I traveled with my grand parents through Thistle, on our way to Fairview, Mt. Pleasant & Spring City they grew up there. We went to visit family . As a child I always remember the Big Sheep painted on the side of the mountain, grandpa said that we were half way there. He used to tell stories about some friends who lived in Thistle, sheep herders. I remember when the flood took that quaint little town away and how sad I felt, I thought those people only had their memories left. I’ve read the comments from all of you, it was very interesting and brought back a lot of fun memories to me. Thank You all, for the reminder. I wondered if anyone rememberd the Big Sheep on the Mt. Beside me back in the 40’s & 50’s plus. Thx again

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Edith Nielsen August 16, 2016 - 3:58 pm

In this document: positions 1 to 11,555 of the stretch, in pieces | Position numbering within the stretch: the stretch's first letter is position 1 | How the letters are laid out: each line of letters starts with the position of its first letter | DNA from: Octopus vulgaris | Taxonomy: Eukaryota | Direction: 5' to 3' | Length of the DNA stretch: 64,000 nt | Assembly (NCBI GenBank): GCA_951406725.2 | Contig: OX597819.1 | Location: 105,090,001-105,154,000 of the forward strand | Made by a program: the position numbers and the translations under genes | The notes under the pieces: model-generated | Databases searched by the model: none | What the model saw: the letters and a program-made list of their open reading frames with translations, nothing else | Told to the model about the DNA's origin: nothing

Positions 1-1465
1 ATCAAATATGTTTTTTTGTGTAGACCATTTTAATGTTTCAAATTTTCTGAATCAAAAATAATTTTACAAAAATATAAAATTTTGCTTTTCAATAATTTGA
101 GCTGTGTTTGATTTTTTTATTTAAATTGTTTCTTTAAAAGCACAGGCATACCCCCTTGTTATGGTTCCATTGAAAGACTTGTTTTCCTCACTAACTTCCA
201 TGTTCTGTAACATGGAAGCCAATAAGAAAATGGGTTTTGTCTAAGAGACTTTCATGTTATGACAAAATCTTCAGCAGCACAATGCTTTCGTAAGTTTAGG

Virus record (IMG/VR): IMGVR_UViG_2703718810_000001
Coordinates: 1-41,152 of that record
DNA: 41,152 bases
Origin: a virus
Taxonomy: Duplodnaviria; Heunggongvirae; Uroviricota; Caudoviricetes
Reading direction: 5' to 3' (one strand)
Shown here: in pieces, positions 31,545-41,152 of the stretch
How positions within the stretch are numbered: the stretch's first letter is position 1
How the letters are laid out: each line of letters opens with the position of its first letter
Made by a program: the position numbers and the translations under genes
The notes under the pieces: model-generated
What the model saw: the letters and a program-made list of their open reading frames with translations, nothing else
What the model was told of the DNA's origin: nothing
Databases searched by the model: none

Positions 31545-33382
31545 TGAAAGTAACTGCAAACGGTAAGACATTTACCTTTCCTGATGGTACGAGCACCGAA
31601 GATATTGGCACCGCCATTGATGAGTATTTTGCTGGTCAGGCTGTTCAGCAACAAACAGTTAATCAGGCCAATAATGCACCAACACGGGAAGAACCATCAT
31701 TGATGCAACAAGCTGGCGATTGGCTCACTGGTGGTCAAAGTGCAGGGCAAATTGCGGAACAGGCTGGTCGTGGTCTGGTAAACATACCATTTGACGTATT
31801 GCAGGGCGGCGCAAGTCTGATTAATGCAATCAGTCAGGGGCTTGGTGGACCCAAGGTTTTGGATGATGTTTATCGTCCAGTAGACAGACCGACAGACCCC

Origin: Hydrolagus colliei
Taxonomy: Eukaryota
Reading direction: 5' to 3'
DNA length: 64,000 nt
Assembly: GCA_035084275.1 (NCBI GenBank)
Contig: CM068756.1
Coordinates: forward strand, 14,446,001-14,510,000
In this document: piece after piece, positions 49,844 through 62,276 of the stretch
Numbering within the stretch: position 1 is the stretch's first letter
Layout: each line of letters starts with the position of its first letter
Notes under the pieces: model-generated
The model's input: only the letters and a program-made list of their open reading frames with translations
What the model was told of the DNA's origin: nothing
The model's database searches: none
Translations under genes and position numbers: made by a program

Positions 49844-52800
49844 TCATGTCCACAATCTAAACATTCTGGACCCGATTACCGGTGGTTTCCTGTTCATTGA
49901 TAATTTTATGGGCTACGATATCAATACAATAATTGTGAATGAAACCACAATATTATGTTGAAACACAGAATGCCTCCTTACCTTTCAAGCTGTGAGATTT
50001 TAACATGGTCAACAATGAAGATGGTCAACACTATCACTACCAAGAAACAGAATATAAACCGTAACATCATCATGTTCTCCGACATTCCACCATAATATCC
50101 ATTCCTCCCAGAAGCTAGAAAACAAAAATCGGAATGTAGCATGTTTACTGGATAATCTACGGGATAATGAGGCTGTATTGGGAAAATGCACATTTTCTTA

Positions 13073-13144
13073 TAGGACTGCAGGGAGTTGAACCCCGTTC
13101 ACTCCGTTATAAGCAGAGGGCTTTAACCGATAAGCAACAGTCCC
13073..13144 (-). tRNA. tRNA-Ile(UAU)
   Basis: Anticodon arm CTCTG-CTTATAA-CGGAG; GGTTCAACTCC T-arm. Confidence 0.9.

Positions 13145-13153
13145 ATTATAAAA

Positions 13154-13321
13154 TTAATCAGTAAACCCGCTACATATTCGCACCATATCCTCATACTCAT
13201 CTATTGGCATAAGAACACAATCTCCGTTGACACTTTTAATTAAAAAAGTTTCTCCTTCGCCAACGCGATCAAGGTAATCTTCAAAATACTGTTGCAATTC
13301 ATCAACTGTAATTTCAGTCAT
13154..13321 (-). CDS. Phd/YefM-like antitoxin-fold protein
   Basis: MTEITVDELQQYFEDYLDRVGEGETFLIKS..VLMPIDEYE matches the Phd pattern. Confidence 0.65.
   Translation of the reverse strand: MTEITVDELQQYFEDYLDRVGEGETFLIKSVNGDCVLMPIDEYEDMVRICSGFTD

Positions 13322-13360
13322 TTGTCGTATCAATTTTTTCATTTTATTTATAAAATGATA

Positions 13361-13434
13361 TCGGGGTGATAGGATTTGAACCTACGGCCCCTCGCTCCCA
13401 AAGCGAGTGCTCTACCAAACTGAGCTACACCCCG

Wasn’t there an earlier flood of some sort? I drove through Thistle in 1951 on my way to Texas and took a picture of a house covered with mud with just a roof and part of the side showing and as I recall, it had just happened that Spring. I could be wrong, but I do have the picture which I could post.

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Sonia March 14, 2017 - 7:02 am

Wow! I haven’t thought about Thistle in a few years but I had to read this when I saw the 1984/2016 picture of my grandparents (Max & Alice Nelson) summer home. I loved spending some time there during the summer. We would fish in the river that ran through the back yard & swing on a ropethat hung from that tree. I remember the first time I saw it after the flood. The river now went through the house & you could see the rope hang down from the tree, the end now under the mud with the wood about a foot or so away (still attached I’m sure). I was so sad, I was 8 & I loved that swing lol. We took pictures that day. I will have to see if my Mom knows where they are I seem to recall seeing them when looking through her photo albums a few months ago looking for a photo.